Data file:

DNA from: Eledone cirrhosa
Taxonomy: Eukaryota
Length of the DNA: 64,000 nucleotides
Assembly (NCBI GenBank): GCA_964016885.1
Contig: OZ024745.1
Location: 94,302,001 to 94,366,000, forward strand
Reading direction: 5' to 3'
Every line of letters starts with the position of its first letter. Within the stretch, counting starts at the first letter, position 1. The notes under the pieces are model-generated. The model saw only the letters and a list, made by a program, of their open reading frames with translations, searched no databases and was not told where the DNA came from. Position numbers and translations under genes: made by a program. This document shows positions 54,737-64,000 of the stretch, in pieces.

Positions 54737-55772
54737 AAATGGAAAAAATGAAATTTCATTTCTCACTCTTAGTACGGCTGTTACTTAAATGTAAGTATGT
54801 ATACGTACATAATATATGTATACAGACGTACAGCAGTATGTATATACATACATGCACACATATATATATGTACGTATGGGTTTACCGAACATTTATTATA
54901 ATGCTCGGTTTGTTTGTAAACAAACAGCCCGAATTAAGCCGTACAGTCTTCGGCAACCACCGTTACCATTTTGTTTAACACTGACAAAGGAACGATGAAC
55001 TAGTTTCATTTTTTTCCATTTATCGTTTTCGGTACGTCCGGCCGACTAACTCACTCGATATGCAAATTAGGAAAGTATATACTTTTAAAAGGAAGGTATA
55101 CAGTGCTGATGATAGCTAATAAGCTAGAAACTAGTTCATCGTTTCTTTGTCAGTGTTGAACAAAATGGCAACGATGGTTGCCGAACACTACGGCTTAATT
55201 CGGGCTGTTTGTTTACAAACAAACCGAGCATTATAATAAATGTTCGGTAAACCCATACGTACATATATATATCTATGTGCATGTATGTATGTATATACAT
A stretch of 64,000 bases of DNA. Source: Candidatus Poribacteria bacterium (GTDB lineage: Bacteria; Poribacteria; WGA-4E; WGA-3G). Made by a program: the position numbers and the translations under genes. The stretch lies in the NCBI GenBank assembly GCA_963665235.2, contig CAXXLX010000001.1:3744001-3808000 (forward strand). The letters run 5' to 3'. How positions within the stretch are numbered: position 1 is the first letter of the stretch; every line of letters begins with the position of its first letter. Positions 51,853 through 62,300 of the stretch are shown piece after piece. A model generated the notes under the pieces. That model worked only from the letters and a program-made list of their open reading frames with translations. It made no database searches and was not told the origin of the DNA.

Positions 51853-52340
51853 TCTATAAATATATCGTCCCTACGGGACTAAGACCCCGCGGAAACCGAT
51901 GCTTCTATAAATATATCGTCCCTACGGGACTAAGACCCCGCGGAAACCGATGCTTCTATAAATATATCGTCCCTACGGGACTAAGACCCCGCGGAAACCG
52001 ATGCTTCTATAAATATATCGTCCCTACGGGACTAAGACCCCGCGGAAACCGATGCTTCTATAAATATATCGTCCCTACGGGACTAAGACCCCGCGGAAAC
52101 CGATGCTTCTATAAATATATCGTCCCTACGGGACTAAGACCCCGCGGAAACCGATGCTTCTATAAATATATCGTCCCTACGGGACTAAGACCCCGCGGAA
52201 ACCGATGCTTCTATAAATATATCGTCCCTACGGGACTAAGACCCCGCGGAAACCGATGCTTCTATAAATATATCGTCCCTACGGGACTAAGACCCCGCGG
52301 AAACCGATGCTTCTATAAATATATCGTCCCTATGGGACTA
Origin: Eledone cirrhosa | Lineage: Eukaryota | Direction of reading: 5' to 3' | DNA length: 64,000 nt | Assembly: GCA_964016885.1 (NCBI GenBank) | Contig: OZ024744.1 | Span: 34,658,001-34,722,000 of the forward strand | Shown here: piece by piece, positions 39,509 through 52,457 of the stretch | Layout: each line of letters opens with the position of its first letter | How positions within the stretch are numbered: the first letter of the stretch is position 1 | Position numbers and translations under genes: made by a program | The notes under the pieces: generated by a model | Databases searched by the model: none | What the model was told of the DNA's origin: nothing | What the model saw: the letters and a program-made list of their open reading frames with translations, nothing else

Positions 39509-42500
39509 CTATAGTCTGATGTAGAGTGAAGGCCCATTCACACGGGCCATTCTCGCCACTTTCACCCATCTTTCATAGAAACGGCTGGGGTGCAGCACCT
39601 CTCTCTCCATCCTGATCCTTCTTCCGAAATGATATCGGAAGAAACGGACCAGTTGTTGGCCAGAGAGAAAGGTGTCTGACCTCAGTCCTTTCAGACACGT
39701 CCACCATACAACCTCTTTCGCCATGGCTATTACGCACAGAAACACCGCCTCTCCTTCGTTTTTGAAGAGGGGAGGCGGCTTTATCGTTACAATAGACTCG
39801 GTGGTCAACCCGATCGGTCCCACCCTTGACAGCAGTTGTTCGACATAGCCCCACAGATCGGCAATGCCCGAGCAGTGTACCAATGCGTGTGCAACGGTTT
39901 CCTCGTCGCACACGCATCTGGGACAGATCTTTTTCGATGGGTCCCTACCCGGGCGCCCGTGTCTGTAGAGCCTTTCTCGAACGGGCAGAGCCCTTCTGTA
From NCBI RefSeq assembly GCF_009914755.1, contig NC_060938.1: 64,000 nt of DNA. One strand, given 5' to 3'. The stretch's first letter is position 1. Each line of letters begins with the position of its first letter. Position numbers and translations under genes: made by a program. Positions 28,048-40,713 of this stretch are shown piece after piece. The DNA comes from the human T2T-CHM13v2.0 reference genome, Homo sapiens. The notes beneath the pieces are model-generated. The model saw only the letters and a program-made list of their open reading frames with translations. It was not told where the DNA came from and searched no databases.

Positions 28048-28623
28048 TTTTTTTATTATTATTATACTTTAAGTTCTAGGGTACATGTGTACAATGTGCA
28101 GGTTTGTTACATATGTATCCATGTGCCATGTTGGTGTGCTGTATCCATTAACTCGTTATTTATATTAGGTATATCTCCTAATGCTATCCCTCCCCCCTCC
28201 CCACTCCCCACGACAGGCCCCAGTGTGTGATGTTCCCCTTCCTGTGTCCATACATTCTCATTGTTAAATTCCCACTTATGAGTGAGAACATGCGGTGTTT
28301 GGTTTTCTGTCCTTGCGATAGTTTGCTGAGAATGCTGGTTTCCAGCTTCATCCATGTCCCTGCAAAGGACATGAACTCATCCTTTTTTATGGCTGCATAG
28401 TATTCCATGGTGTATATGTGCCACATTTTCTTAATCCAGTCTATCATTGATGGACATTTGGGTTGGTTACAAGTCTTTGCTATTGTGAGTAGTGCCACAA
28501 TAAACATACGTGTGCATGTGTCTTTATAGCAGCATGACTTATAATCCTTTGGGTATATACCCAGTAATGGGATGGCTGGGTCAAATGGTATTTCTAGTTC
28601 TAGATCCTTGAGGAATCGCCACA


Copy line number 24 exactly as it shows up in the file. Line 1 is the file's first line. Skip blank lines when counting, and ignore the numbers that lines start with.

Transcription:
Origin: Eledone cirrhosa | Lineage: Eukaryota | Direction of reading: 5' to 3' | DNA length: 64,000 nt | Assembly: GCA_964016885.1 (NCBI GenBank) | Contig: OZ024744.1 | Span: 34,658,001-34,722,000 of the forward strand | Shown here: piece by piece, positions 39,509 through 52,457 of the stretch | Layout: each line of letters opens with the position of its first letter | How positions within the stretch are numbered: the first letter of the stretch is position 1 | Position numbers and translations under genes: made by a program | The notes under the pieces: generated by a model | Databases searched by the model: none | What the model was told of the DNA's origin: nothing | What the model saw: the letters and a program-made list of their open reading frames with translations, nothing else